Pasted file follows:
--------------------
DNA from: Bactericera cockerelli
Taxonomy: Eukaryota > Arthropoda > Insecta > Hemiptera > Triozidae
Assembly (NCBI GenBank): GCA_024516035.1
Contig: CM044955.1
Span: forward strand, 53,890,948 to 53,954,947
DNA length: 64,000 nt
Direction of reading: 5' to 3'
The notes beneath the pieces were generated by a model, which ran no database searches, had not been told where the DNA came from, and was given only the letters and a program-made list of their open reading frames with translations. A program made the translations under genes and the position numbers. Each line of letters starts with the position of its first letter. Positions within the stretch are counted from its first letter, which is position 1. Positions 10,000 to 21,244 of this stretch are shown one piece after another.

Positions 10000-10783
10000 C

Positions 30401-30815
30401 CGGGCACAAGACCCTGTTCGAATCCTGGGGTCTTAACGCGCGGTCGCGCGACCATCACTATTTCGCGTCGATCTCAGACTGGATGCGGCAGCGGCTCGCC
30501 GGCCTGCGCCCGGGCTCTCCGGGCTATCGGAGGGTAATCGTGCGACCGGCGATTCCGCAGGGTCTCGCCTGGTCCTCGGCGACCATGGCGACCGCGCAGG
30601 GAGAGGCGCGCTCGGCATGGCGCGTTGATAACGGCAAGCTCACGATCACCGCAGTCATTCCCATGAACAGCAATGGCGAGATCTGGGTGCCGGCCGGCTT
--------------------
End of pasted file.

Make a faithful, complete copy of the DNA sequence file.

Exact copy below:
DNA from: Bactericera cockerelli
Taxonomy: Eukaryota > Arthropoda > Insecta > Hemiptera > Triozidae
Assembly (NCBI GenBank): GCA_024516035.1
Contig: CM044955.1
Span: forward strand, 53,890,948 to 53,954,947
DNA length: 64,000 nt
Direction of reading: 5' to 3'
The notes beneath the pieces were generated by a model, which ran no database searches, had not been told where the DNA came from, and was given only the letters and a program-made list of their open reading frames with translations. A program made the translations under genes and the position numbers. Each line of letters starts with the position of its first letter. Positions within the stretch are counted from its first letter, which is position 1. Positions 10,000 to 21,244 of this stretch are shown one piece after another.

Positions 10000-10783
10000 C

Positions 30401-30815
30401 CGGGCACAAGACCCTGTTCGAATCCTGGGGTCTTAACGCGCGGTCGCGCGACCATCACTATTTCGCGTCGATCTCAGACTGGATGCGGCAGCGGCTCGCC
30501 GGCCTGCGCCCGGGCTCTCCGGGCTATCGGAGGGTAATCGTGCGACCGGCGATTCCGCAGGGTCTCGCCTGGTCCTCGGCGACCATGGCGACCGCGCAGG
30601 GAGAGGCGCGCTCGGCATGGCGCGTTGATAACGGCAAGCTCACGATCACCGCAGTCATTCCCATGAACAGCAATGGCGAGATCTGGGTGCCGGCCGGCTT